The space of time sandwiched between Mother’s Day and Father’s Day can bring unique anguish for people whose children have become alienated from them through a high conflict divorce.
Parental alienation happens when a child becomes enmeshed with one parent, strongly allying himself or herself with that parent, and rejects the other parent without legitimate justification. These children are encouraged by one parent, the favored parent or alienating parent, to unjustly reject the other parent, the targeted parent. The children can fall prey to the alienating parent’s tactics as a means of escaping the conflict.
According to psychiatrist Dr. William Bernet, professor emeritus of Vanderbilt University and a researcher into the phenomenon, “Almost every mental health professional who works with children of divorced parents acknowledges that PA—as we define it—affects thousands of families and causes enormous pain and hardship.” (Parental Alienation, AACAP News, Sept 2013, pp. 255-256.)
Bernet and other researchers refer to eight criteria for diagnosing parental alienation, including a campaign of denigration against the targeted parent, the child’s lack of ambivalence, frivolous rationalizations for the child’s criticisms against the target parent, reflexive support of the alienating parent against the target parent, the child’s lack of guilt over exploitation and mistreatment of the target parent, borrowed scenarios, and the spread of the child’s animosity toward the target parent’s extended family or friends.
These criteria sound academic but their effect is exquisitely awful in the most human and primal way. The child basically constructs an alternate reality where the parent is some kind of monster. There’s no longer any sense of the parent as a human being with the ordinary nuances of the gray scale, or as a good-enough parent; the parent’s actions and statements are twisted, distorted, and massaged to “prove” that the parent is unworthy of contact.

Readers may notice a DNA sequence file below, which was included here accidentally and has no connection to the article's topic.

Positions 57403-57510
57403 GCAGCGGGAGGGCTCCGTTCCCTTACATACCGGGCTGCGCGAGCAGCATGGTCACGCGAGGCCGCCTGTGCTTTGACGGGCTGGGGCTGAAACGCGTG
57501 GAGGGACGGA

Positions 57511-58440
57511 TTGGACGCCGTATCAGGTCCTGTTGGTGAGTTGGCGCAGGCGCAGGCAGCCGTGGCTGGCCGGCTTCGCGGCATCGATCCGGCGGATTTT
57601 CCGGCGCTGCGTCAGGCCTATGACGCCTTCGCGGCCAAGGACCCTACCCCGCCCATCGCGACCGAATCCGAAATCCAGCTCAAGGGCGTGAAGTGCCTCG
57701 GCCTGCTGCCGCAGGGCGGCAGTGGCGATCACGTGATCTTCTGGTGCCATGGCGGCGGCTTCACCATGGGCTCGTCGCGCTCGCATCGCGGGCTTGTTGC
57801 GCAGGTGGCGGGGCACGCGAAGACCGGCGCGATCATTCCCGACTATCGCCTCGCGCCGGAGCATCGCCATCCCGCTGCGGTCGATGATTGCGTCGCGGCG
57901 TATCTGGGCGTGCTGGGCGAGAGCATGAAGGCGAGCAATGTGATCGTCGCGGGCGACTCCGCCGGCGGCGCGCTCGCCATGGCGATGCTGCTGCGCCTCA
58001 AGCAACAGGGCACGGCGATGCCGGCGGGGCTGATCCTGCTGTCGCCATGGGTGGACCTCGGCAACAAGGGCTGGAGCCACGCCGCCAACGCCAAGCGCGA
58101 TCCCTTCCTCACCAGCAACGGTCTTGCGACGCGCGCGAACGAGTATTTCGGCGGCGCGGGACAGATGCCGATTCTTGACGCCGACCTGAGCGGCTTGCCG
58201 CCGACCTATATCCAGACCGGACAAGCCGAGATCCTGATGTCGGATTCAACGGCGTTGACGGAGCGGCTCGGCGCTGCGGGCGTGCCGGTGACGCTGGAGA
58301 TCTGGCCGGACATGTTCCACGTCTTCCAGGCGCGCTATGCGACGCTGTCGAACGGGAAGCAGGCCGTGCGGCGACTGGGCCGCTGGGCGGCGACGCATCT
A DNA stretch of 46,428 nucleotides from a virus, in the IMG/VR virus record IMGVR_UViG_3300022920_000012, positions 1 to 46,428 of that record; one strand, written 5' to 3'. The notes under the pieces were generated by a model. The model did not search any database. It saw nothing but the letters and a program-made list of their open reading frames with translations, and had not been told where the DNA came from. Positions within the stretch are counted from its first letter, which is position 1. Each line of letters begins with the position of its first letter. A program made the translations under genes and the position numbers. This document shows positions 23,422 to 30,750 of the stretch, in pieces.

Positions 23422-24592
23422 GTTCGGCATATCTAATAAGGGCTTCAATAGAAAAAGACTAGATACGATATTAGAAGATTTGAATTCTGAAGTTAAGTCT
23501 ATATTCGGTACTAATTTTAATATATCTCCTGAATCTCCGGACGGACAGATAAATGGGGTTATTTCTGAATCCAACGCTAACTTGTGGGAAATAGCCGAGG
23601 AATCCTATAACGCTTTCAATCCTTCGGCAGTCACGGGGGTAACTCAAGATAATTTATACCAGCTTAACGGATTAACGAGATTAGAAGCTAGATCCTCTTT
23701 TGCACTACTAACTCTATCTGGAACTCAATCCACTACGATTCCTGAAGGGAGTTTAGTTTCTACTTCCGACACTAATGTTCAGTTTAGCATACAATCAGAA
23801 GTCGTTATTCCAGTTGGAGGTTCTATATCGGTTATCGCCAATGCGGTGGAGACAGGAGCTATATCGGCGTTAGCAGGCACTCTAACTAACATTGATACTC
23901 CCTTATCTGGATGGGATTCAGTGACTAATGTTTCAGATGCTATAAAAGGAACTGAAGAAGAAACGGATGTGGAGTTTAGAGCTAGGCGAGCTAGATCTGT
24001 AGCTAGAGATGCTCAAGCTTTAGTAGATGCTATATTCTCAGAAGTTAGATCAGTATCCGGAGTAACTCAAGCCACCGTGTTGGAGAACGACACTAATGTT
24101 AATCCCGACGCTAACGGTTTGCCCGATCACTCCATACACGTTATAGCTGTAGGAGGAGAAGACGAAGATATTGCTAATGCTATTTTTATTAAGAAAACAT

Children will adamantly maintain that they themselves have compiled their list of rationalizations for the parentectomy in progress. This is called the independent thinker phenomenon.
For a parent who would willingly give his or her heart or liver to a beloved child who needs it, it’s a nightmarish turn of events. The pain is surreal, and it’s frequently heightened both by outright viciousness on the child’s part and by the child’s complete lack of remorse about the way he or she has treated the targeted parent. The child feels entitled to demonize the targeted parent and justified in doing so, and therefore entitled to behave with extreme nastiness toward the parent.
Amy J. L. Baker, PhD, one of Bernet’s research colleagues, writes about seventeen primary strategies used by the alienating parent to foster conflict and psychological distance between the child and the targeted parent.
These include poisonous messages to the child about the targeted parent in which he or she is portrayed as unloving, unsafe, and unavailable, such as, “your mother is a rage monster who shames you”; erasing and replacing the targeted parent in the heart and mind of the child, “you can trust mommy, she doesn’t judge and malign you like daddy does”; encouraging the child to betray the targeted parent’s trust, “how bad was daddy this weekend?”; and undermining the authority of the targeted parent, “your mom’s rules don’t apply, you don’t have to listen to your mother, do whatever you want.”
See the whole article here.